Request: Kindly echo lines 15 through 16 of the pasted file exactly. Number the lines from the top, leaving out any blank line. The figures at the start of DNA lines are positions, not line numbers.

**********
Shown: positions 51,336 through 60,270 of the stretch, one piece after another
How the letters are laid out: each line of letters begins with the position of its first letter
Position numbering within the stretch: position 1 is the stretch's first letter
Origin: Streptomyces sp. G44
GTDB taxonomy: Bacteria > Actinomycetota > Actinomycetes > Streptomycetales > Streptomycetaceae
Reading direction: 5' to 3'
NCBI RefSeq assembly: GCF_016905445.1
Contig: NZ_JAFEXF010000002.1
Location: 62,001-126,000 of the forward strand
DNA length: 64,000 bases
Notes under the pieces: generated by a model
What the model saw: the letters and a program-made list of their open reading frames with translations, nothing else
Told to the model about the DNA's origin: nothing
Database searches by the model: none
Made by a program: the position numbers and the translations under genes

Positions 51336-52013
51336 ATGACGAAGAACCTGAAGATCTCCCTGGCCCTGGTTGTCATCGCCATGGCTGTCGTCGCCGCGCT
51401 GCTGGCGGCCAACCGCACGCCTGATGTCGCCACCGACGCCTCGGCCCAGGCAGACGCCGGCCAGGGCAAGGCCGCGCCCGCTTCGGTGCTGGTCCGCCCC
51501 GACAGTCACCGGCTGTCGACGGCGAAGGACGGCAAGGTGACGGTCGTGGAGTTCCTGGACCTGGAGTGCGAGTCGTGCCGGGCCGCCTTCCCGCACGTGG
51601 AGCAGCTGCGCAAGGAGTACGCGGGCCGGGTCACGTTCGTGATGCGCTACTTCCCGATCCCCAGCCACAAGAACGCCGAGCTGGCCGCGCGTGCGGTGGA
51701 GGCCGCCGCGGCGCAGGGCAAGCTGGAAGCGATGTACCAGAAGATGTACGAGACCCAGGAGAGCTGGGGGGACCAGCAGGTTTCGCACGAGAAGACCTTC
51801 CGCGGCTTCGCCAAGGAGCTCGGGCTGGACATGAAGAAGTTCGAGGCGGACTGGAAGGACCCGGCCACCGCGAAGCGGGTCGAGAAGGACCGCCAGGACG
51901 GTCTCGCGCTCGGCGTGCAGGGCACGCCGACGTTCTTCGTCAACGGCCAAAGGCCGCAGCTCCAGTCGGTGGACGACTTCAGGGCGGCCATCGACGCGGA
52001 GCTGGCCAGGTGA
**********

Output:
Made by a program: the position numbers and the translations under genes

Positions 51336-52013